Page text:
Wednesday, 26 September, 2018

Russian Federation hopes doping case won't hurt bid for Olympic status

Olympic Athletes from Russia flagbearer a POCOG volunteer leads the delegation parade during the opening ceremony of the Pyeongchang 2018 Winter Olympic Games at the Pyeongchang Stadium Roberto Schmidt AFP Getty Images Olympic Athletes from Russia parade during the Opening Ceremony
Kristopher Love | 25 February, 2018, 14:13

Russia's bronze medallists Anastasia Bryzgalova (left) and Alexander Krushelnitsky (right) celebrate on the podium during the curling mixed doubles venue ceremony at the Pyeongchang 2018 Winter Olympic Games.

He is set to face a Court of Arbitration for Sport hearing in the near future.

Norway remains atop the medal table at the 2018 Winter Olympics in PyeongChang, South Korea with 35 total medals comprised of 13 gold, 12 silver and 10 bronze.

The Russian Olympic delegation in Pyeongchang has launched an investigation into the case and has said it can not explain how meldonium got into Krushelnitsky's body.

When doping scandals engulf curling, a pursuit where the absence of peak physical fitness presents no barrier to viable medal hopes, it suggests Russia's state-sponsored program is still kicking and does not, in fact, know any bounds.

IOC President Thomas Bach briefly met Igor Levitin, vice-president of the Russian Olympic Committee, on Wednesday night but did not discuss the closing ceremony, IOC spokesman Mark Adams said, describing it as a "four-minute" courtesy encounter. "I believe that a hearing would be useless under the current rules".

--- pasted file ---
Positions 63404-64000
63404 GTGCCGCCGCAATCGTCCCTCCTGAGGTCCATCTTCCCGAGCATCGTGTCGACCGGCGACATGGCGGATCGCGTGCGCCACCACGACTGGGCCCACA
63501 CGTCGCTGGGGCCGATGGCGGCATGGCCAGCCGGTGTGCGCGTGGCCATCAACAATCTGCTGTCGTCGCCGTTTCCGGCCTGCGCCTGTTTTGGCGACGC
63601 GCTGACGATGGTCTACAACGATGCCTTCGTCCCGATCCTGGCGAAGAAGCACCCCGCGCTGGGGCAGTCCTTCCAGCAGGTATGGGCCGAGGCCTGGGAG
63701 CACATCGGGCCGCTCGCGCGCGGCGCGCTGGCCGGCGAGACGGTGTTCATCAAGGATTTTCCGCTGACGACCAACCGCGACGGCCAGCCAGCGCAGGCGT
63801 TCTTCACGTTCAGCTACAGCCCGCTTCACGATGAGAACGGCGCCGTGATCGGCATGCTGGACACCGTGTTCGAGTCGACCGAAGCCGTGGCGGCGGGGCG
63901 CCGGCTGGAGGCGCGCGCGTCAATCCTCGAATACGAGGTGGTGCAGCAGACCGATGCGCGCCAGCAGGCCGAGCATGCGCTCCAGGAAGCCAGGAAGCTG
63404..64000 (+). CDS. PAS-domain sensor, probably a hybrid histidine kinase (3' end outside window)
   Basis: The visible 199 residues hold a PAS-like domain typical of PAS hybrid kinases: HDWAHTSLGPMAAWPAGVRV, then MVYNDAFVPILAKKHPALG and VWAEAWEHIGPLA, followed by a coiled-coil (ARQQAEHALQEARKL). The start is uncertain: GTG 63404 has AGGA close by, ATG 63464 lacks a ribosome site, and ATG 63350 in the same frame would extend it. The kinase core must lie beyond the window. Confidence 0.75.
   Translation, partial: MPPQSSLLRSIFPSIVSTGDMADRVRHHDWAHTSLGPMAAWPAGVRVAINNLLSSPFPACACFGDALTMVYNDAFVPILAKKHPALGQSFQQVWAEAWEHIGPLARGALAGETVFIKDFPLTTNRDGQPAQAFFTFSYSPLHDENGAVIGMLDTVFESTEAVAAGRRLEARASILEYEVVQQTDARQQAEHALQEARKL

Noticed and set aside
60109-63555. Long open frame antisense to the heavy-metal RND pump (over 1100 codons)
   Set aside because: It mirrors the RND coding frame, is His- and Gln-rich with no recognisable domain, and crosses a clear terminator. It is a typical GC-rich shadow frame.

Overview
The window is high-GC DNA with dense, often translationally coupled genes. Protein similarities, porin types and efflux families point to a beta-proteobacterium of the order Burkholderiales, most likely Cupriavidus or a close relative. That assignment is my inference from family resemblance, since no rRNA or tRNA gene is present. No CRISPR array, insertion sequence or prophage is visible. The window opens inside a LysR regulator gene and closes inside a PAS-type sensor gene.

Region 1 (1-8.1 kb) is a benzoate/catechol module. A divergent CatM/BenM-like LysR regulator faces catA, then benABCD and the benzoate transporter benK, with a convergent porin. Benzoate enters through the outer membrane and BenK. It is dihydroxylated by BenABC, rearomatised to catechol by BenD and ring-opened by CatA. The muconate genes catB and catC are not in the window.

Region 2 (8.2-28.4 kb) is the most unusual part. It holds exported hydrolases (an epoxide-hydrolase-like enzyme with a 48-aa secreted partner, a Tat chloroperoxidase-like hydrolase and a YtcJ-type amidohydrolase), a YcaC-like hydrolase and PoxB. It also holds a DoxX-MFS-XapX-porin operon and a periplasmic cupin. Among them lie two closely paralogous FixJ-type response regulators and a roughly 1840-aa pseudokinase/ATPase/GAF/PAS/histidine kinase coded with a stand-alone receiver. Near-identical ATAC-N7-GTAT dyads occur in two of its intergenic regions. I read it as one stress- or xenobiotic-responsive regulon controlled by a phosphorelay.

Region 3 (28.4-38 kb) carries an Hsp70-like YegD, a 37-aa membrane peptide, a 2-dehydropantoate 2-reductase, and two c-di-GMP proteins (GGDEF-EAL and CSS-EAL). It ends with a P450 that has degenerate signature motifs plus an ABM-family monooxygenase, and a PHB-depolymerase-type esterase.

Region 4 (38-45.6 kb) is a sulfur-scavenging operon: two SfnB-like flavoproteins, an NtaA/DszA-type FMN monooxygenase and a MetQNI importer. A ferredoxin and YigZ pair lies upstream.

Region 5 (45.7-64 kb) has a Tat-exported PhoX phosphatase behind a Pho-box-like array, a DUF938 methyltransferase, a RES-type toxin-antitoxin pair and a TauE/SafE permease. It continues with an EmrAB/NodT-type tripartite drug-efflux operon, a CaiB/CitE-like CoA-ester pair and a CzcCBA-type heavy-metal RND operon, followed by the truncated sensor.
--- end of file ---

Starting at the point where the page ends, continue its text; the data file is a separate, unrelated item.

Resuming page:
Krushelnitsky, who won mixed doubles bronze along with his wife, Anastasia Bryzgalova, has protested his innocence and officials have hinted at foul play.

Earlier, Krushelnitsky had denied taking meldonium and said he was categorically against doping.

After winning bronze in short-track, Russian skater Semen Elistratov dedicated his medal to his friends "who were excluded in a mean and disgusting way and without any explanation". "We now await CAS's decision on any post-Games sanction".

"The circumstances of the case do not provide any answers to the questions as to how and when meldomium could have gotten into the athlete's body", the statement read.

The IOC, however, stated that doping-free athletes from Russian Federation could go to the 2018 Olympic Games under the classification of neutral athletes, or the OAR status, which stands for 'Olympic Athlete from Russian Federation'.

Meldonium was banned by the World Anti-Doping Agency [Wada] at the start of 2016, with its most high-profile case involving Russian tennis player Maria Sharapova, who served a 15-month ban from the sport.

Russian Federation charged to a 3-0 lead at the end of the first period, outshooting Norway 19-2, and remained in control throughout the game as chants of "Red Machine" and "Russia" echoed around the half-empty Gangneung Hockey Center.

Last December, Russia was slapped with an indefinite suspended by the International Olympic Committee (IOC) which prevented its athletes from representing the country at the Games.